About the Museum
The Met Cloisters, which opened to the public in 1938, is the branch of The Metropolitan Museum of Art devoted to the art and architecture of medieval Europe. Located in Fort Tryon Park in northern Manhattan, on a spectacular four-acre lot overlooking the Hudson River, the modern museum building is not a copy of any specific medieval structure but an ensemble informed by a selection of historical precedents, with a deliberate combination of ecclesiastical and secular spaces arranged in chronological order. Elements from medieval cloisters and from other historic sites in Europe have been incorporated into the fabric of the building.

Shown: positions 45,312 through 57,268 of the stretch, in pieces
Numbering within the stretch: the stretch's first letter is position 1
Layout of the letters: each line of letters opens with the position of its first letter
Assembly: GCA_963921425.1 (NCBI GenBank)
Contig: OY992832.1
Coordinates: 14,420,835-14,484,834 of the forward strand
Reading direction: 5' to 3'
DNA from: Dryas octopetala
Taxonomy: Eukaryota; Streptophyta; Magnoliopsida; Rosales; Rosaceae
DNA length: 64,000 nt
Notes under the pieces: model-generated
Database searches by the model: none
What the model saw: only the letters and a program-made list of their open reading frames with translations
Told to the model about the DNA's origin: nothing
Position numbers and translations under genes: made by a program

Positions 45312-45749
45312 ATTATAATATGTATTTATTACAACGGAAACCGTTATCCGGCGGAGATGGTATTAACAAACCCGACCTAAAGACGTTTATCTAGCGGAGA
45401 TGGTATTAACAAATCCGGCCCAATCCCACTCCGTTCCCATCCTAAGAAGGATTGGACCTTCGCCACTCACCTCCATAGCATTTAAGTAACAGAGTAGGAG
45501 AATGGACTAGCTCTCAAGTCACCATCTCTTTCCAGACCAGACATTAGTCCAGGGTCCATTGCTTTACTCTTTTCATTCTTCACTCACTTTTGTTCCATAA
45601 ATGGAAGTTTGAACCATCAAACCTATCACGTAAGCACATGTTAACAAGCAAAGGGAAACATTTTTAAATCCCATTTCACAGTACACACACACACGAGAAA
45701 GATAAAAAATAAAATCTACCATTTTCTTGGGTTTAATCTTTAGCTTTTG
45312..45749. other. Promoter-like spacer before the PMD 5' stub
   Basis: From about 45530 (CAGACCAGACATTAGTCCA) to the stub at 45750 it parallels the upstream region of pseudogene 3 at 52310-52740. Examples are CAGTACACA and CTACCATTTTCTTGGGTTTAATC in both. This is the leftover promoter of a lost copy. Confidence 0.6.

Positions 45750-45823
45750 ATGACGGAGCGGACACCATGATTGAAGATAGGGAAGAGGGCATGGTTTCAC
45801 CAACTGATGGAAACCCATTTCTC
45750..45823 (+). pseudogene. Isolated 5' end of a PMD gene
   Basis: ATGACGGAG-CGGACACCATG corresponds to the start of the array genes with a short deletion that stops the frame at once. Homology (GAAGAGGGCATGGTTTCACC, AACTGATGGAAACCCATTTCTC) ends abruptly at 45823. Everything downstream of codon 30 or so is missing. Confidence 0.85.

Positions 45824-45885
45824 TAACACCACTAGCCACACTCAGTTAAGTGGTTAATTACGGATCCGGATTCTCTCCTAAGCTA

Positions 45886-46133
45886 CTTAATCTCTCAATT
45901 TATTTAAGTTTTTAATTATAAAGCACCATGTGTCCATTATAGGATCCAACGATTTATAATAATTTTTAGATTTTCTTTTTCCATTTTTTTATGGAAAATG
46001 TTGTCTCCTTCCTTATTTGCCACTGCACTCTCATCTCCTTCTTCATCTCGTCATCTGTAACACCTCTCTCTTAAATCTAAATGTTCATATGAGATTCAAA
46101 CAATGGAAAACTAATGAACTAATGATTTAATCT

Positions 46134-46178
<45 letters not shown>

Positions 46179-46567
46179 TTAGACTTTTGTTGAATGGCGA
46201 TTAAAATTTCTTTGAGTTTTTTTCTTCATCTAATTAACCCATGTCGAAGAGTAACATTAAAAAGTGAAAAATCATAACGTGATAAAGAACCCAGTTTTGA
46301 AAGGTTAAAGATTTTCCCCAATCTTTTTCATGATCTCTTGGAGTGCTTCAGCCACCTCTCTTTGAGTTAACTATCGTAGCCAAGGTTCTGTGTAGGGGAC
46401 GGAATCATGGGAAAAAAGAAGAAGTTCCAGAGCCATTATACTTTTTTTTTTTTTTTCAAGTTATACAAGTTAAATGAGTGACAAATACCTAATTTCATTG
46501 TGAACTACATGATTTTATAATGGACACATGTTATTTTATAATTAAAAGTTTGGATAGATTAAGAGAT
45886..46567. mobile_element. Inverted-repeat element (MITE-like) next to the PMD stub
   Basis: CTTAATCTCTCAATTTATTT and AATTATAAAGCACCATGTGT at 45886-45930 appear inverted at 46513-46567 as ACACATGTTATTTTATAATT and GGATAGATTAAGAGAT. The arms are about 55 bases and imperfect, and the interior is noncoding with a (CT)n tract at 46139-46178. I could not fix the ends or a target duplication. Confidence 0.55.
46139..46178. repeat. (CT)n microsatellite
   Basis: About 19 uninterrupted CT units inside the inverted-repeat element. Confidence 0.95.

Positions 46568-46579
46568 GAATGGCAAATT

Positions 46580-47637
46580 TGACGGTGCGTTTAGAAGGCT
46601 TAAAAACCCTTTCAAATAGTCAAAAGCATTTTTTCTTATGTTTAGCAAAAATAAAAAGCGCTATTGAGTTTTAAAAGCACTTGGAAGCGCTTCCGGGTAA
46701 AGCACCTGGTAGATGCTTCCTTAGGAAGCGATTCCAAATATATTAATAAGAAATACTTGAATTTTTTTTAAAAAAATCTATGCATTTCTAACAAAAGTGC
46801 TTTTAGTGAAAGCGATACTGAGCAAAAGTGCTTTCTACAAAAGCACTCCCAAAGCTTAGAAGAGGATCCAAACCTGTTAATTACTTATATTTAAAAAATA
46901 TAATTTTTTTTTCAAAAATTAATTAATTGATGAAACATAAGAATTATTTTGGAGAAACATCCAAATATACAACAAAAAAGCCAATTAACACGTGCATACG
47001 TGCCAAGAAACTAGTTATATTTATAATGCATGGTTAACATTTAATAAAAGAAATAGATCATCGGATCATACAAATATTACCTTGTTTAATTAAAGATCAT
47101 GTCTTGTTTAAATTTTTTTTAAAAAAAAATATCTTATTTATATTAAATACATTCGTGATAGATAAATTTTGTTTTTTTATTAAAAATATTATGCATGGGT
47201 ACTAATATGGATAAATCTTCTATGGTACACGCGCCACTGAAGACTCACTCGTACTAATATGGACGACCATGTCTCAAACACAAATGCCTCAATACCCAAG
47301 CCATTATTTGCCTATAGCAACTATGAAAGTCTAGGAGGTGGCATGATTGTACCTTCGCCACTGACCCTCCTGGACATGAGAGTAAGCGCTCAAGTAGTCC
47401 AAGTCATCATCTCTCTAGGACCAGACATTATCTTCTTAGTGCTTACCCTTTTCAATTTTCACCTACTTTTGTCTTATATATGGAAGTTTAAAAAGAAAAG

Approximately 3,000 works of art from medieval Europe comprise the rest of the collection, dating from the 9th through the 16th centuries. Medieval manuscripts, marvelous stone sarcophagi and carved reliquaries are all found here, as well as a wondrous treasury containing many exquisite jeweled objects.
Photograph: Bonnefont Cloister at The Cloisters museum and gardens Image © The Metropolitan Museum of Art, New York.